In these days of hospital nurses, of servant-ridden homes, we have lost the sense of personal service; in men it is reduced to occasionally putting coals on the fire ; in women to pouring out the tea. (And even these are frequently given over to a footman and a butler !) By losing the sense of personal service we lose much else ; above all, we discard the natural simple means of self-expression. And the joy of self-erpression, the pleasure of taking, the delight of giving; all these we lose, which are so many ways placed in our hands for expressing the love and tenderness within us. Let our boys and girls adopt Ich dien for their motto, and let them carry it out in the letter and in the spirit.

I appear to have drifted far from my subject of fear, but it is in appearance only, for the essence of a gift is that it should be freely and spontaneously given, and not through fear or compulsion. In the home in which fear prevails there will be no interchange of these precious gifts, of such acts of attention and of personal service.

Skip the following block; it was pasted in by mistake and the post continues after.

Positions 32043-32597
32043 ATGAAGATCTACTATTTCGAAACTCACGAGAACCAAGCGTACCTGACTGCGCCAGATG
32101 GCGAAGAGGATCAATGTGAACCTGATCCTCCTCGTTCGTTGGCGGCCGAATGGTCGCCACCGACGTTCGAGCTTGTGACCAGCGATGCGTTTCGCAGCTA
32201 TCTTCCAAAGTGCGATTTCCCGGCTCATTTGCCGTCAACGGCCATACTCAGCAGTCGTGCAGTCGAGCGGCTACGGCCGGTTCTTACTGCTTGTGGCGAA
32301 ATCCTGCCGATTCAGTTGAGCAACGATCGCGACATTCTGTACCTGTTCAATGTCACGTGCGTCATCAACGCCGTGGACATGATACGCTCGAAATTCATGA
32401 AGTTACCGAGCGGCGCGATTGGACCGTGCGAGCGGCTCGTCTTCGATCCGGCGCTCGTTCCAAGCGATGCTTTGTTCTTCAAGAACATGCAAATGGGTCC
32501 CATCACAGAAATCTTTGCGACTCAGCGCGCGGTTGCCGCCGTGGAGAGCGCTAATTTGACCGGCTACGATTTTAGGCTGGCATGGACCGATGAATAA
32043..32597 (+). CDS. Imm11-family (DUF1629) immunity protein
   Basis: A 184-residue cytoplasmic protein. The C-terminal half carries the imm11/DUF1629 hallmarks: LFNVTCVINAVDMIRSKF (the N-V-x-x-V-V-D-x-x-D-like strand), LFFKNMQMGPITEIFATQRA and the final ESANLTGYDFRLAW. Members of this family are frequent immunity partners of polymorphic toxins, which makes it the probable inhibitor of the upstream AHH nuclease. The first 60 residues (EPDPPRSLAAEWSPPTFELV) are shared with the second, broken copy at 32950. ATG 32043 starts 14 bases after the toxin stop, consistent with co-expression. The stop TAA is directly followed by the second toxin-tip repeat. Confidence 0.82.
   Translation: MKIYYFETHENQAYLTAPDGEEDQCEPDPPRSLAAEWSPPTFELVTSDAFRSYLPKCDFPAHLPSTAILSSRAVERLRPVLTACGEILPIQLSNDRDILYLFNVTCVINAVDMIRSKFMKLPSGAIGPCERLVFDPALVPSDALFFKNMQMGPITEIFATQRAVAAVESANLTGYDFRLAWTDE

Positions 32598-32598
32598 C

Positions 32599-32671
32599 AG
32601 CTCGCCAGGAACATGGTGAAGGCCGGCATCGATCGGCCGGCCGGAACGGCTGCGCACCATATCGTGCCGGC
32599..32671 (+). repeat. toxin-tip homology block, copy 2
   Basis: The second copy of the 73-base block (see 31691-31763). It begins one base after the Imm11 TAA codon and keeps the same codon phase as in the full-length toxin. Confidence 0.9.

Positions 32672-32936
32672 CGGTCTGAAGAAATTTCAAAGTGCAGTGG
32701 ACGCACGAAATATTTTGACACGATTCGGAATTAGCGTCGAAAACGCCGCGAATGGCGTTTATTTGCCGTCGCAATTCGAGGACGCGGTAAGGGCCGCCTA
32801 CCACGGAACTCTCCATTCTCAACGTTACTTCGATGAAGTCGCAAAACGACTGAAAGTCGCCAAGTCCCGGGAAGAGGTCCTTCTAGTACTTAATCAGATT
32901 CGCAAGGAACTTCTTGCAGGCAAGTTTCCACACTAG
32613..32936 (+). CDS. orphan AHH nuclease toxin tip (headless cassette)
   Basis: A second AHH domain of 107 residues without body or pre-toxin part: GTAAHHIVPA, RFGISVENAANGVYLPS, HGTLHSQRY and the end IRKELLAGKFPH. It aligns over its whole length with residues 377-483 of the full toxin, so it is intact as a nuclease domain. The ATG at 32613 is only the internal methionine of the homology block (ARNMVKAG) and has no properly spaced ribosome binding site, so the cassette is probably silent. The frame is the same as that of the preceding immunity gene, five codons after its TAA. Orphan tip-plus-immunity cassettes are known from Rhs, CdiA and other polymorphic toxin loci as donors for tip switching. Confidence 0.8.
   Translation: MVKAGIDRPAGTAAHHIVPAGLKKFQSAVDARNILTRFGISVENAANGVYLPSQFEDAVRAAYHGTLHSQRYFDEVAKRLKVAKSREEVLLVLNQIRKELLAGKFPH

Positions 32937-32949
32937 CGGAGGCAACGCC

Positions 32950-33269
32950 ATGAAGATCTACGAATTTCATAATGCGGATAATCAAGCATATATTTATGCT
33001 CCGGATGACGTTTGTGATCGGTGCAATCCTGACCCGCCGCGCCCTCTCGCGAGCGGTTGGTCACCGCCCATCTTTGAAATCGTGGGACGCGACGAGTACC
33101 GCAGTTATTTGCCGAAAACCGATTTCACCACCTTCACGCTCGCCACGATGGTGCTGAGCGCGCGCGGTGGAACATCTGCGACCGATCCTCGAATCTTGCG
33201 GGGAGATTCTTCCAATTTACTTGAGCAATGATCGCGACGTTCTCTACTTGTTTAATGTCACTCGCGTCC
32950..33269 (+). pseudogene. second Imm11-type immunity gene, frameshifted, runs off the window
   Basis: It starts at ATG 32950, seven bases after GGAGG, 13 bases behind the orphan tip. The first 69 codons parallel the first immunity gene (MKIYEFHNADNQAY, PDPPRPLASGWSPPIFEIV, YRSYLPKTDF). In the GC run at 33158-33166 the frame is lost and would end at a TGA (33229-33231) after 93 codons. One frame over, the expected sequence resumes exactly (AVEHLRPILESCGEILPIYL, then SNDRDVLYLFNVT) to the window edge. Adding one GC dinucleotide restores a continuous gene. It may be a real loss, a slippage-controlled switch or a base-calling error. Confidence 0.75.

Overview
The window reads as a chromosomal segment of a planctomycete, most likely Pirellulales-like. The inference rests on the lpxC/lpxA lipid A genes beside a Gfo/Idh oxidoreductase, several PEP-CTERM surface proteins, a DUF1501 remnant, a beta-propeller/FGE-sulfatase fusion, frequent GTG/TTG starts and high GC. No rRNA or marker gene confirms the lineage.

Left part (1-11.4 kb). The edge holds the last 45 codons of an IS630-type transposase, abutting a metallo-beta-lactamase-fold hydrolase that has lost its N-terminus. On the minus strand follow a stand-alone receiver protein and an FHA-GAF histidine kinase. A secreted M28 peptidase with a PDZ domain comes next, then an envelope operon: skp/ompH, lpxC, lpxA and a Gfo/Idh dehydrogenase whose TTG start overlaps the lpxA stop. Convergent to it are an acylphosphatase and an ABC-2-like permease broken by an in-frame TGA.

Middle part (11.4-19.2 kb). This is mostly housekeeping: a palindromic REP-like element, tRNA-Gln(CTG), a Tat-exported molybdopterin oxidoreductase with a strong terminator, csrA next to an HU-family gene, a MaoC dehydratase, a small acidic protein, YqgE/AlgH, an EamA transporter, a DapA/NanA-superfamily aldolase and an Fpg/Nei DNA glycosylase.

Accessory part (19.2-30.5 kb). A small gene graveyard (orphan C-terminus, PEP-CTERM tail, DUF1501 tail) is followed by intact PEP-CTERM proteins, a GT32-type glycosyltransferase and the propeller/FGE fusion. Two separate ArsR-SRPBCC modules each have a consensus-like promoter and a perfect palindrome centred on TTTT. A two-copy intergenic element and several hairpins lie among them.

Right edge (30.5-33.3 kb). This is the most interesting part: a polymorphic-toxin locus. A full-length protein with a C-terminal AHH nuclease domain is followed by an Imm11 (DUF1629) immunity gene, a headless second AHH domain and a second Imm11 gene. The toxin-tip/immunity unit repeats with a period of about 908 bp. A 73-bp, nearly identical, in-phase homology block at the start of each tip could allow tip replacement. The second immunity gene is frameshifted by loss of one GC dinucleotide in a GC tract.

M. A. TYRRELL.

Vol. LXIII-No. 373

ин

HENRY WALKER, JOURNALIST OF THE

COMMONWEALTH

On the 4th of January 1642, King Charles the First made his famous and unsuccessful attempt to arrest the five members in the House of Commons, and the next day went to the Guildhall, subsequently dining in the City with Sir George Garrett, alderman and sheriff.

It was late in the gloomy winter's afternoon when his Majesty's coach drove back to Whitehall through St. Paul's Churchyard, and, as he came by' amongst the drapers,' cries were raised of Privilege! 'Privilege of Parliament !’ at which the King was ' troubled.' A man stood among the crowd with a pamphlet in his hand intending to deliver it to the King, but could not come near him owing to the press, and, emboldened perhaps by the noise, insolently threw it into the King's coach-in the King's face. The Earl of Essex, who was in the coach with the King, took it up, and on their return to Whitehall the document was read. It was then found to be a most seditious and dangerous pamphlet bearing the title of To your Tents, O Israel ! -an open invitation to rebellion and to take up arms against the King.